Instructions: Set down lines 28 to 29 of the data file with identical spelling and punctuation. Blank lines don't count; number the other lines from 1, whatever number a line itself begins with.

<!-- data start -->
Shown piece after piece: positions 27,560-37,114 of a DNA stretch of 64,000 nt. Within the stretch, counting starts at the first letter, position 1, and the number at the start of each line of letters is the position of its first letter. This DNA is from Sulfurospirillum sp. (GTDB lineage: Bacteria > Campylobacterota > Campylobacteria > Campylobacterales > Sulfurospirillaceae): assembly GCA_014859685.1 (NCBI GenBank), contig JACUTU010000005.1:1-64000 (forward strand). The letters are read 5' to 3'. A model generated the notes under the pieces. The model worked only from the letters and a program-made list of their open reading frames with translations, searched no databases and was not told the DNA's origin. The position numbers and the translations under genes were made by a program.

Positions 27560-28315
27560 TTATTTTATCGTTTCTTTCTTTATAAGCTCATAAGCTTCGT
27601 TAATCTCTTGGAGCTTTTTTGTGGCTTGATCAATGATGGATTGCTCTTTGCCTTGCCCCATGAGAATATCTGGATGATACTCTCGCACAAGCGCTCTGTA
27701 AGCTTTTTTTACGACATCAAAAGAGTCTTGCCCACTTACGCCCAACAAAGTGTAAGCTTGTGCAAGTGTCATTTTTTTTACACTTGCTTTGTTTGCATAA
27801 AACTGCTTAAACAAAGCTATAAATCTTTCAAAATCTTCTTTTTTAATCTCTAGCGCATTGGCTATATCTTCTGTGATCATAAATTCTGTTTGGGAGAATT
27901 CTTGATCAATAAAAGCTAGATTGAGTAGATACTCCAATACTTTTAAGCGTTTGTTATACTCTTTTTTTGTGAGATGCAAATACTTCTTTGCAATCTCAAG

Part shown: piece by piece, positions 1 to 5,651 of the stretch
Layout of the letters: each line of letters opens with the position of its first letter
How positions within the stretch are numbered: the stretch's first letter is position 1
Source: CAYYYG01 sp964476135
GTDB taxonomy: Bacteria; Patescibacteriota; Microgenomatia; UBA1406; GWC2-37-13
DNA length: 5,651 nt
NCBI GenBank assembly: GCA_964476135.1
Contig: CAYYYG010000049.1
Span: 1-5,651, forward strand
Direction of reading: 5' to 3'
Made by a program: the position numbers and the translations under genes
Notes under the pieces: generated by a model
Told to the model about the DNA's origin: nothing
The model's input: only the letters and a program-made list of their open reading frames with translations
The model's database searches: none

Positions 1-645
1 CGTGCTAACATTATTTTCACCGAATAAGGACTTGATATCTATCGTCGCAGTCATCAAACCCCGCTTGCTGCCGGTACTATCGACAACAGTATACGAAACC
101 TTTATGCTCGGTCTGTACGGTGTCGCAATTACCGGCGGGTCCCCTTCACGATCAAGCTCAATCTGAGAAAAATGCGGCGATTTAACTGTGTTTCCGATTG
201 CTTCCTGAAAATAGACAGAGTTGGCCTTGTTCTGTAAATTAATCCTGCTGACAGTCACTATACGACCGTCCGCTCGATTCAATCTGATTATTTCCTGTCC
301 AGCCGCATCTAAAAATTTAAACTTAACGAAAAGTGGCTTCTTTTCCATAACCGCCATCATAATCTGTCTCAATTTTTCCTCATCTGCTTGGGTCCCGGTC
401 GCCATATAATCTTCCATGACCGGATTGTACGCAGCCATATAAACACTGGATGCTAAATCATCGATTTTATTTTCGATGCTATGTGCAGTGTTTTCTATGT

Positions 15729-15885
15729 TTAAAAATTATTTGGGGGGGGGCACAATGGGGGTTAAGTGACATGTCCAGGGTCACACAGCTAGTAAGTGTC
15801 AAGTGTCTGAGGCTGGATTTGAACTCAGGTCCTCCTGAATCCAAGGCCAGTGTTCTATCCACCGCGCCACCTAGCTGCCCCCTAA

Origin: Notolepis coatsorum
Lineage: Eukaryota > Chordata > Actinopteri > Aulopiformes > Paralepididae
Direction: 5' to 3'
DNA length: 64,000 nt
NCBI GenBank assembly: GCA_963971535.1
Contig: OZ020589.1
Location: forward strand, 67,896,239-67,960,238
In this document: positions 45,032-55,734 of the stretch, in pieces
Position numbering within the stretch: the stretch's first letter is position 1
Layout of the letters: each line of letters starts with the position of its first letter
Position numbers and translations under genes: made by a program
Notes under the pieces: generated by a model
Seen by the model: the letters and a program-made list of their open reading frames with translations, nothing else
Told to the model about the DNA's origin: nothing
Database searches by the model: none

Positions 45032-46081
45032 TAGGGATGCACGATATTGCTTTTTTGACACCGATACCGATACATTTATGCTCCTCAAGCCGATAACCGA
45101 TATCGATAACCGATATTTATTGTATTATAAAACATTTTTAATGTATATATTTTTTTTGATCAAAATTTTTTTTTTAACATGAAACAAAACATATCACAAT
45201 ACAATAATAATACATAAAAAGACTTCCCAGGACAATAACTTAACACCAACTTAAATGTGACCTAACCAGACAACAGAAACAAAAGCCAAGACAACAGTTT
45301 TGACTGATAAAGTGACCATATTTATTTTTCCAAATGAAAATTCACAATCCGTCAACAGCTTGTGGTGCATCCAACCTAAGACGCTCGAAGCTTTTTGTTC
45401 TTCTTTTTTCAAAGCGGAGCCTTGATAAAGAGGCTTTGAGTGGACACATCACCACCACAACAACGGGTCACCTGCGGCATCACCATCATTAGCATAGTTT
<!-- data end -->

401 GCCATATAATCTTCCATGACCGGATTGTACGCAGCCATATAAACACTGGATGCTAAATCATCGATTTTATTTTCGATGCTATGTGCAGTGTTTTCTATGT

Positions 15729-15885